It used to be said that all politics is local. Today's Republican Party is about proving that all politics is just politics. The pretense that there is some underlying principle guiding the current push for fiscal reform is just that, a pretense. Conservatives are using financial arguments to pursue a familiar social agenda, and right wingers like Michele Bachmann have made fiscal responsibility and abortion reform two sides of the same coin.
The struggle between rational economic theory and partisan talking points is a frustrating exercise in meaningless chatter that consumes far too much air time and leaves listeners with less of a grasp of the issues than they had when they tuned in. The country is now faced with the possibility that government will be shut down as the two sides argue about the size and scope of proposed cuts to services and programs. Right wingers continue to charge the Obama administration with socialistic goals while progressive opinion has concluded that their hero has gone over to the other side.
Self-styled Constitutionalists insist the country has deserted the goals envisioned by its founders. Possibly what has so often been said about our founding document is true, that it is elastic enough to allow for change yet incorporates the basic principles embraced by most Americans. What is so strange about most of the arguments in this regard is that religion has become acceptable as part of today's political dialogue in some circles despite the fact that it is strictly forbidden as a test for holding office in the Constitution.
The most peculiar standard-bearers on the side of righteousness stare into cameras and rant about their huge numbers of children and grandchildren as if their procreation were a testimony to the validity of their political credentials. Take a good look at these people some time and the staring will begin to make you exceedingly uncomfortable.
It seems clear that the founders hoped to create a document that took into consideration the various factors of a diverse society that has only grown more diverse over time. By having one house of Congress run by majorities from each state and providing the Senate with two representatives the electorate was assured it wouldn't be overwhelmed by the sheer force of numbers and balance would be achieved. What has happened, however, is that small states have been able to stymie legislation with filibusters, by putting secret holds on nominations acting in ways not conducive to the conduct of good governance.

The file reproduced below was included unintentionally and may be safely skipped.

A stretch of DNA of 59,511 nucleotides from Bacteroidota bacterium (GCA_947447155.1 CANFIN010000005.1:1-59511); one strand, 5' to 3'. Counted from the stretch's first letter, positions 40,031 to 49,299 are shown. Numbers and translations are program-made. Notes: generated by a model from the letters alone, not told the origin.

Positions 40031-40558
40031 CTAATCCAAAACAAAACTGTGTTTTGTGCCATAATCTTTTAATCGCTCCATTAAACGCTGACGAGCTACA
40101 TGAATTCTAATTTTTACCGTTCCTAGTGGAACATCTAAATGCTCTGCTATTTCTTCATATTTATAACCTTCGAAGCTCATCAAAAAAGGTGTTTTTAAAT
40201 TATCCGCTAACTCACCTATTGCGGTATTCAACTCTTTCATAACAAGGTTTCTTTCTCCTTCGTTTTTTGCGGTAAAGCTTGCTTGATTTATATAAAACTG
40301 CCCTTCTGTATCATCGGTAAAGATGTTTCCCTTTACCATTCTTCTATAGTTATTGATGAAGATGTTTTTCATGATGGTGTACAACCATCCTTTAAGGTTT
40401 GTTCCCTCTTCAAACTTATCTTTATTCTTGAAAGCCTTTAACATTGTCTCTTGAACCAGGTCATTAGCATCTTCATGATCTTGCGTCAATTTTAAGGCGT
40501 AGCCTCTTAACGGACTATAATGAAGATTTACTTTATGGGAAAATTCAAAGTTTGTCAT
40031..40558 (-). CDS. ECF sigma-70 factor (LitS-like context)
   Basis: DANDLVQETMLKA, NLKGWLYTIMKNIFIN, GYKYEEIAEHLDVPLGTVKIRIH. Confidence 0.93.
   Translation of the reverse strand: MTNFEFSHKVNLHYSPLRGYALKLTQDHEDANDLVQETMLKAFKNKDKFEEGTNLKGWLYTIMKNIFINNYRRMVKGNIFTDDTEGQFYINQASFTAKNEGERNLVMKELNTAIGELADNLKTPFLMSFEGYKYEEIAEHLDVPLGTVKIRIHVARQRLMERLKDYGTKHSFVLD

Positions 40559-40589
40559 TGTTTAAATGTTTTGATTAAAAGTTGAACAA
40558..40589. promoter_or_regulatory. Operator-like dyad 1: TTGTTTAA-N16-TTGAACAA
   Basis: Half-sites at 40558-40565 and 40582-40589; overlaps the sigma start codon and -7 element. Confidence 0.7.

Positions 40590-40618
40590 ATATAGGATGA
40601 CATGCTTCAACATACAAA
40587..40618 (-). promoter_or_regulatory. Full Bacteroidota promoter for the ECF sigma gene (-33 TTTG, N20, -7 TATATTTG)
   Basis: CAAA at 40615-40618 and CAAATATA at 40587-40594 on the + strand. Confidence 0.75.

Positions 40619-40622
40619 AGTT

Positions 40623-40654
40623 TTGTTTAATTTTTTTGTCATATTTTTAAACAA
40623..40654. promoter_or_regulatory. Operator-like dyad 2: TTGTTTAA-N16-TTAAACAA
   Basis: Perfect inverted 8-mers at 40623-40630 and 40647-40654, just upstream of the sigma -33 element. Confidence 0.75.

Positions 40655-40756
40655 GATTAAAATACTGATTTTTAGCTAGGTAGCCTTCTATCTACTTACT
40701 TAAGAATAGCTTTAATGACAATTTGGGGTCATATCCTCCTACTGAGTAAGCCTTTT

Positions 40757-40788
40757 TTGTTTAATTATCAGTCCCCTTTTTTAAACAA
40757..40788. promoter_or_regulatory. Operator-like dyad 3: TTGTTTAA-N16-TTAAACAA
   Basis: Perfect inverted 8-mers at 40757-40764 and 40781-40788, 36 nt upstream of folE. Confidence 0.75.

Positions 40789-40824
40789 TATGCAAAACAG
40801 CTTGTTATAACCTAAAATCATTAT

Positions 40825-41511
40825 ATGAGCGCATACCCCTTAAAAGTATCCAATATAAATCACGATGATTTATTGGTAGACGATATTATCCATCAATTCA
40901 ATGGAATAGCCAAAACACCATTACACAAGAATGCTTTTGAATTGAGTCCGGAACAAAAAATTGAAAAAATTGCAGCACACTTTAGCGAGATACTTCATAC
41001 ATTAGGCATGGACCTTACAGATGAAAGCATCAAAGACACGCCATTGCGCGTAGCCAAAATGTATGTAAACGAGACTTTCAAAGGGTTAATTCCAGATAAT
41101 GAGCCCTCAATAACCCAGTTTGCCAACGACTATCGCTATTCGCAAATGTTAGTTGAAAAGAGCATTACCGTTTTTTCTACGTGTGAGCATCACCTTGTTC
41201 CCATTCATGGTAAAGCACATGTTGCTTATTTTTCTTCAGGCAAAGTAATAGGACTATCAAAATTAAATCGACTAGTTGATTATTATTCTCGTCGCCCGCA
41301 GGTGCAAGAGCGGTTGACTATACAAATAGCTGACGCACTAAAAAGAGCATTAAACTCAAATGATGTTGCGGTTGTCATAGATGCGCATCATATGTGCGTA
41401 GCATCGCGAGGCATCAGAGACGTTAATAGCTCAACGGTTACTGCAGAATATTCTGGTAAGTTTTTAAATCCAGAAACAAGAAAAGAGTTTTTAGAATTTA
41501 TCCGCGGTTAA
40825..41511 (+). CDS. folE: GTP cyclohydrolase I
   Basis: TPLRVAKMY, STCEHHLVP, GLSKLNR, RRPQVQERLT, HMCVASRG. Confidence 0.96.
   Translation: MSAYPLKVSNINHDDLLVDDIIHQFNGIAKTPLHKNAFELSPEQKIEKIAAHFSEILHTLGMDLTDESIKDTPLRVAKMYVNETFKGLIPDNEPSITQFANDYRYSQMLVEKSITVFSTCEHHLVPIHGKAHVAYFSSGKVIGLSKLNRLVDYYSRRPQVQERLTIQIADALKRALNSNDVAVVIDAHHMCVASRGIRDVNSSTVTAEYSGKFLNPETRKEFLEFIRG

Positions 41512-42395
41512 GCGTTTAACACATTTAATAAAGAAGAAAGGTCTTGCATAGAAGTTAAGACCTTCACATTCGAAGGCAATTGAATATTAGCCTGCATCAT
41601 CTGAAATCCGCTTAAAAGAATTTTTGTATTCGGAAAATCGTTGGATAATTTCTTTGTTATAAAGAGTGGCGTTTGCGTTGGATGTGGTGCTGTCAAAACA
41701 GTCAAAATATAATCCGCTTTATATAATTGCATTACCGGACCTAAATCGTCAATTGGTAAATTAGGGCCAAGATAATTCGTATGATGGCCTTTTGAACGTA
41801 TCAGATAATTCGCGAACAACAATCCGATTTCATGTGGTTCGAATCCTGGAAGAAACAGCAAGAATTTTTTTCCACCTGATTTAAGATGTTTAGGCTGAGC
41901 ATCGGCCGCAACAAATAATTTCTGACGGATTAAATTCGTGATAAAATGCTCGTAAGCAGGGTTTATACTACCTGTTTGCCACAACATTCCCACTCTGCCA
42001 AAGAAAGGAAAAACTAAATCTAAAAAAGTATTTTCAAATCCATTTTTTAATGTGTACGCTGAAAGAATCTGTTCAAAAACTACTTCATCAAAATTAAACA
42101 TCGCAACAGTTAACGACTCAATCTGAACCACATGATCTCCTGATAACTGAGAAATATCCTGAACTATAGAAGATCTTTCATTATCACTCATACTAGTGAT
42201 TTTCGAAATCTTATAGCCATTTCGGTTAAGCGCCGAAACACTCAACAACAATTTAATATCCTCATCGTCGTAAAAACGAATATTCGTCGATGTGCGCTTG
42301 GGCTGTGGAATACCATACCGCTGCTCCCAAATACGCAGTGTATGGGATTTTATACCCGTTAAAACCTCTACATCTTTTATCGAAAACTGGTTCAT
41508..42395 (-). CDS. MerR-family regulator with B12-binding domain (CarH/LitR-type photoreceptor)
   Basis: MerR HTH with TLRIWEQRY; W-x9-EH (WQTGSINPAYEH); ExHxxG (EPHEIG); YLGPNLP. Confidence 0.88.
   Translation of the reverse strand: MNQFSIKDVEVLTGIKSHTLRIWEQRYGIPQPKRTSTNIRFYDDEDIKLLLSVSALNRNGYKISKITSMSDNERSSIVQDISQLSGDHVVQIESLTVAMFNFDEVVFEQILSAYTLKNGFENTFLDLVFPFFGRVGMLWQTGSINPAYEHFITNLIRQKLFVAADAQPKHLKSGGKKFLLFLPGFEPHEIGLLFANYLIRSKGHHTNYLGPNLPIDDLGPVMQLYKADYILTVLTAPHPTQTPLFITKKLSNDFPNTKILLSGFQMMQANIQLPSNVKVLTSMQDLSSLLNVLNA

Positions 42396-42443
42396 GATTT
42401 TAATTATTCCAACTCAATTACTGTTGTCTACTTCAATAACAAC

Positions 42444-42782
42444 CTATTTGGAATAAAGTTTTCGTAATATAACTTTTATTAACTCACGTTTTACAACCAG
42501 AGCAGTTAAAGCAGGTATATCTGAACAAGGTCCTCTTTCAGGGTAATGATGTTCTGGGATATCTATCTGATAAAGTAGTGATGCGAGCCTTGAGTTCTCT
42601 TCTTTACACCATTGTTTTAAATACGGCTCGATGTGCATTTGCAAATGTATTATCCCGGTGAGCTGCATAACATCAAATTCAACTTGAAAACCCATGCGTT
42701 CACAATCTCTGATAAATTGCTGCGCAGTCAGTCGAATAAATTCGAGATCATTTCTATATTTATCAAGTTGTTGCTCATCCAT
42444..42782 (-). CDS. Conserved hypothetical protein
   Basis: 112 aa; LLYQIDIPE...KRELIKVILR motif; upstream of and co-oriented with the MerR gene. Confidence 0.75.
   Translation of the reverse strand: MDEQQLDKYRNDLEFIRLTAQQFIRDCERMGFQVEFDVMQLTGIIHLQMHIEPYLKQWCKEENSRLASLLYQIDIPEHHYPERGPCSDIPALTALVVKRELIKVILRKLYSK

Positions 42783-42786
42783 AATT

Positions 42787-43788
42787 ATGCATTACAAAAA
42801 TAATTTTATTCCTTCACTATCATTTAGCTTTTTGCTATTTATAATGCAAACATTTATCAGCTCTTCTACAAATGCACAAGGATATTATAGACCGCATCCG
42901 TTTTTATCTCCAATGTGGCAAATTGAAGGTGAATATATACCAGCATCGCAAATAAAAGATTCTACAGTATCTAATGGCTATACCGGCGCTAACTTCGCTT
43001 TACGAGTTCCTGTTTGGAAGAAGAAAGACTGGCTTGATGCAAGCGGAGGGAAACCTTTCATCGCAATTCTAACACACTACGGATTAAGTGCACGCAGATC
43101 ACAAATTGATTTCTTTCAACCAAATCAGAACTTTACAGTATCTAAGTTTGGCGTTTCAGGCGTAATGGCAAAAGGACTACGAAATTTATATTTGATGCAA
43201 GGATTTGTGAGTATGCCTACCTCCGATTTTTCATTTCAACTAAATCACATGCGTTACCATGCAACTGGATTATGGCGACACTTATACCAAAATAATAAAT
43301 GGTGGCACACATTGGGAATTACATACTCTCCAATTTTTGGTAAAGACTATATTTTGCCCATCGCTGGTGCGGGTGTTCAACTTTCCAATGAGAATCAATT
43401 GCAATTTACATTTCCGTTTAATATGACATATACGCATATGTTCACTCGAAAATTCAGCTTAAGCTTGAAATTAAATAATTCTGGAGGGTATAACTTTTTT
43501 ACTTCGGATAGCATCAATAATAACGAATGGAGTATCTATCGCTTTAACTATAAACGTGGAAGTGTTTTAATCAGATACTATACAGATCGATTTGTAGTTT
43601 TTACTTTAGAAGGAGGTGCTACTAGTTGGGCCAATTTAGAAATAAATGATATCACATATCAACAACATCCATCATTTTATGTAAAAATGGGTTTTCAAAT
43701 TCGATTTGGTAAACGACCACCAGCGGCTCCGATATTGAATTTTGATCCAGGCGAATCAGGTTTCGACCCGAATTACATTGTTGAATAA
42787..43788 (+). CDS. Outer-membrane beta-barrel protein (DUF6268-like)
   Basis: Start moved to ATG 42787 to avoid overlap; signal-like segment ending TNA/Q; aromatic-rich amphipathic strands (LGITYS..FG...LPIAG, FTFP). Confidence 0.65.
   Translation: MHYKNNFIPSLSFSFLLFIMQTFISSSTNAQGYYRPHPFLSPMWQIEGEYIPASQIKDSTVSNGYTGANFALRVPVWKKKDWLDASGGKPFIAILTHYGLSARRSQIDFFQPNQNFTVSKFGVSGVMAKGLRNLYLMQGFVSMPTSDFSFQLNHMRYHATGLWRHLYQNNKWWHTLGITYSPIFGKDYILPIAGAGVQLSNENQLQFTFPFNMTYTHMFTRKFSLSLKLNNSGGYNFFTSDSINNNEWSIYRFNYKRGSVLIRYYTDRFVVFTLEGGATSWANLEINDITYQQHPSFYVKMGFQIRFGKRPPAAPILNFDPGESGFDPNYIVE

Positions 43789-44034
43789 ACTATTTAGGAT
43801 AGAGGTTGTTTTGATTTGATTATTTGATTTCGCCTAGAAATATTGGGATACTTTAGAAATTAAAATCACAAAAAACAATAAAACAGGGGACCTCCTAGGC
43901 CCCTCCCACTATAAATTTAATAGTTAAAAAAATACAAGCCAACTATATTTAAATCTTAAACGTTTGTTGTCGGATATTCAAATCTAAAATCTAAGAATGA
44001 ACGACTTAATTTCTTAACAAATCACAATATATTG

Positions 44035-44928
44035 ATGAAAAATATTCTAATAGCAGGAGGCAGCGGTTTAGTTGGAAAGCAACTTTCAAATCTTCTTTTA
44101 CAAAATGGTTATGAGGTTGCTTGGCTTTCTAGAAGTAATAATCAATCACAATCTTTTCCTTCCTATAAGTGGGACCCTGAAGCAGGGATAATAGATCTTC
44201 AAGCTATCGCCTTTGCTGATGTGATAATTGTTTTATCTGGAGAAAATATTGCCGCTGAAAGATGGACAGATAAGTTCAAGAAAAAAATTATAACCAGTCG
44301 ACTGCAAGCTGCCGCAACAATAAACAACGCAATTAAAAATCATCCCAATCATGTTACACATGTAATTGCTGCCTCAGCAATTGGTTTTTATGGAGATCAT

Majorities do after all indicate a body of opinion that has to be accommodated;
But what is referred to as the majority opinion in, say the Supreme Court, can be a matter of one vote in numerous five to four decisions that determine the direction of a 'just society.' Especially when judges are elected or, worse, appointed by political leaders who want nothing more than jurors who will swing their way in the decision-making process, respect for the judiciary has ebbed in recent years. It is no secret elections that trend right or left can bend the court one way or the other, the reason we now have a Supreme Court that follows the dictates of the business community, having been appointed by a Republican leadership that favors corporate personhood rather than the rights of individual persons.
Words seem to have lost their depth of meaning bearing only the slightest most superficial slant on complex matters that require greater attention and less rhetoric. Sure why not shut the government down and teach those Democrats not to toy with our brave new world say Republican Tea Party activists as if such a course of action were of no greater moment than a vote on whether or not to paint the Senate chamber. Do these latter-day centurions really believe they will be able to mold the political landscape to their specifications now that they hold power? And have they been chosen to lead because of their superior intellect and singleness of purpose?
In another of the endless Tea Party events the other day Dick Morris giggled his way through comments meant to engage his audience. Although the numbers were smaller than usual and the enthusiasm somewhat muted the group still had its share of silly costumes and foolish reactions to numbingly dopey humor. Morris told the group the water in DC was bad and should be boiled and tea-bag-infused. Get serious Tea Partiers or at least get seriously funny..
Simple-minded gags and non-solution solutions put forward by the dimmest wits around are a drag on sensible discourse.